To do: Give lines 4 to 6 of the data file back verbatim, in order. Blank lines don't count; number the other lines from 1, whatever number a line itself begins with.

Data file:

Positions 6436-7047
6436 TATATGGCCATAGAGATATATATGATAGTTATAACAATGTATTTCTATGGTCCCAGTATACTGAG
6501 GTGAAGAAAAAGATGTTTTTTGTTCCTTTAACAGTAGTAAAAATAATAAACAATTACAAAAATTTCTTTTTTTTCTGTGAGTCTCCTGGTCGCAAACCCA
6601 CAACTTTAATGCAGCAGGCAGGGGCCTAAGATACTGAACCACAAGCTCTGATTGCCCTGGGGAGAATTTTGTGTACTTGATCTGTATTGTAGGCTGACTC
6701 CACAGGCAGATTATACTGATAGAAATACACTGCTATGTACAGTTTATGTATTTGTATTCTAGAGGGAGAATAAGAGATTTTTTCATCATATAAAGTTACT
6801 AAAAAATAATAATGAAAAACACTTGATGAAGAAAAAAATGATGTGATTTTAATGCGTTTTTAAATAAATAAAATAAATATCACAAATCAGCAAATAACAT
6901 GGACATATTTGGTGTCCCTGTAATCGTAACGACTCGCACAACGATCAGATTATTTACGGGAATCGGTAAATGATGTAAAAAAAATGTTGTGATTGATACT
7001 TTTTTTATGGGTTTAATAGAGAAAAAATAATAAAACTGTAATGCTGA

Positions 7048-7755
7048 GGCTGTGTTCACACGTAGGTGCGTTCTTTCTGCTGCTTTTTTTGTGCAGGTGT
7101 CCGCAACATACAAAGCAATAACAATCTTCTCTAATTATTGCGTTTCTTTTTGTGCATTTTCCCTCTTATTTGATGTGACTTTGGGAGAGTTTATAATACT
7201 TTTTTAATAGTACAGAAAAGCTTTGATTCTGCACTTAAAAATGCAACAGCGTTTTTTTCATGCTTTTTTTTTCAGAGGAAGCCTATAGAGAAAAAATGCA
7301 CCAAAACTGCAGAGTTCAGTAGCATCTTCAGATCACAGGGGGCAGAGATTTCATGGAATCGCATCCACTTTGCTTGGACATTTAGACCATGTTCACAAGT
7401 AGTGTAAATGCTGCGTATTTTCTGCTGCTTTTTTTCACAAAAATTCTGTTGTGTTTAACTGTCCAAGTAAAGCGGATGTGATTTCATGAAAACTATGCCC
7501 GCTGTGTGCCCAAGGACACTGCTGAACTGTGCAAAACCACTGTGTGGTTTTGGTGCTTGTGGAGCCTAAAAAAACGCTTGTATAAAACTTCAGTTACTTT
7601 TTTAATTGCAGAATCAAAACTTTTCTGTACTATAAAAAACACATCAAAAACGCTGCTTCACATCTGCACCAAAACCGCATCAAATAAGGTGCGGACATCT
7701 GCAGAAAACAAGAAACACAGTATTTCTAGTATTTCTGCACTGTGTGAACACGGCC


6601 CAACTTTAATGCAGCAGGCAGGGGCCTAAGATACTGAACCACAAGCTCTGATTGCCCTGGGGAGAATTTTGTGTACTTGATCTGTATTGTAGGCTGACTC
6701 CACAGGCAGATTATACTGATAGAAATACACTGCTATGTACAGTTTATGTATTTGTATTCTAGAGGGAGAATAAGAGATTTTTTCATCATATAAAGTTACT
6801 AAAAAATAATAATGAAAAACACTTGATGAAGAAAAAAATGATGTGATTTTAATGCGTTTTTAAATAAATAAAATAAATATCACAAATCAGCAAATAACAT